Mr. Conger to Mr. Hay.

No. 228.]

Sir: In compliance with Department’s instructions No. 168 of April 22 last, in relation to settlement extension at Shanghai, I have the honor to report that when the French minister ascertained definitely that the proposed extension of the so-called foreign or international settlement in no way interfered with the plan agreed upon for the extension of both settlements in 1896, or in any way trespassed upon ground which might eventually be required for extension of the French settlement, he ceased his opposition, and the limits of the foreign settlement were agreed upon and the extension granted, as you will observe on the accompanying map,1 bounded by the red line. It is also agreed in the concession for the extension that the foreigners may own property and the municipality exercise authority over roads, police, sanitation, and lighting in the Paoshan district, extending as far as and including Wosung.

The French now ask for a small extension in the rear of their settlement, which on the map is included within the dotted black lines.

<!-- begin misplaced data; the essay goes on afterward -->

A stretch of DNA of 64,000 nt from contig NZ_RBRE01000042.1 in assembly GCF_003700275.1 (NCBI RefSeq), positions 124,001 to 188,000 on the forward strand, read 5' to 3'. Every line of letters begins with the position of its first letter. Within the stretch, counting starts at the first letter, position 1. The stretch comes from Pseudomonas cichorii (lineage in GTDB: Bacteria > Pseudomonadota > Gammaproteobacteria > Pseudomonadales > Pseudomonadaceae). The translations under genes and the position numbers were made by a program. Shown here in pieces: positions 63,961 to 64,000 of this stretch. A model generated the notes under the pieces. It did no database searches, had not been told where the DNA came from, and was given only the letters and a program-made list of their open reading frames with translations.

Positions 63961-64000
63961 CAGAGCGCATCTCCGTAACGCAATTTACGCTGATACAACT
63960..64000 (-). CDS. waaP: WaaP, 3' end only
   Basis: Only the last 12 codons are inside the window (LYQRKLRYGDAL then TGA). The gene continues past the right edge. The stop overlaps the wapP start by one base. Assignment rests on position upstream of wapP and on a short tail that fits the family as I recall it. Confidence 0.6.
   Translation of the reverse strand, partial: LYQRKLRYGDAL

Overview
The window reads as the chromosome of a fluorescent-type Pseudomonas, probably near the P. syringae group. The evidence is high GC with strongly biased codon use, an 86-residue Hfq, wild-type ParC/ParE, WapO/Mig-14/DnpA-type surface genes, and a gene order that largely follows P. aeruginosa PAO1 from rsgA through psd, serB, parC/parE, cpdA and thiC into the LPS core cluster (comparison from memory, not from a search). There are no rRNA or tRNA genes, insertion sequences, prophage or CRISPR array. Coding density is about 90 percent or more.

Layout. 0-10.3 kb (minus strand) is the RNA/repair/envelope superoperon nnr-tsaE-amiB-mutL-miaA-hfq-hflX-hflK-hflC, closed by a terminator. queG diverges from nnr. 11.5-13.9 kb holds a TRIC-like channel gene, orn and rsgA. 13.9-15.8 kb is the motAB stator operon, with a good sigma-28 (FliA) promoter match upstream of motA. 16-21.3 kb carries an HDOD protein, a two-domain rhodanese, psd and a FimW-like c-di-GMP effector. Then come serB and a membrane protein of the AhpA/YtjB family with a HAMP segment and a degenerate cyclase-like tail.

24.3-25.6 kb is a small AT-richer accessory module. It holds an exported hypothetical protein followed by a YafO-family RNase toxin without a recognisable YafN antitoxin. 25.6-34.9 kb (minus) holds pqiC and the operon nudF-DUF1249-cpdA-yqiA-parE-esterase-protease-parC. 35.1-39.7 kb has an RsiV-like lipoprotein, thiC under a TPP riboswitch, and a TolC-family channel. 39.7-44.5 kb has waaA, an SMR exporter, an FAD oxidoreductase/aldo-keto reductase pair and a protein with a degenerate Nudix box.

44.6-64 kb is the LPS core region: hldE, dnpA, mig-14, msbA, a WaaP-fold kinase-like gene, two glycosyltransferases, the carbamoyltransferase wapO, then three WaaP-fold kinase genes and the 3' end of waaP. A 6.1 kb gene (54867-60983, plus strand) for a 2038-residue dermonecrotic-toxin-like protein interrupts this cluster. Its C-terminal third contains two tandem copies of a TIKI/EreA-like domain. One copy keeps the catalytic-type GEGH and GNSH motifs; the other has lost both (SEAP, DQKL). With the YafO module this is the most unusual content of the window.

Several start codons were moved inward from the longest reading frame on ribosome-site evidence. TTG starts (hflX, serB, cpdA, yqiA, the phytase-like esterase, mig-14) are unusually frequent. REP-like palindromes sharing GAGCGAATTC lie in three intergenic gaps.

This is substantially the extension agreed upon by the diplomatic corps in 1896, and includes no American-owned property whatever. I can therefore see no good ground for objecting, and have already approved Consul-General Goodnow’s agreement to the same. At the time of my protest against the French extension it was proposed to include therein the American-owned hospital, school, and mission property, so designated on the map, and as the French claim exclusive jurisdiction within their settlement, the protest was wholly justifiable.

I believe the exclusive jurisdiction claimed in the French settlement has never been conceded by either the representatives of Great Britain or the United States. But the small extension of territory will change the situation as to this question neither for better or for worse, and it seems to me that it may properly be left for adjustment, if necessary, apart from the question of territorial extension. The British are still opposing the French extension, but upon what specific grounds I have not been able as yet to ascertain.

I have, etc.

E. H. Conger.
  1. Not printed.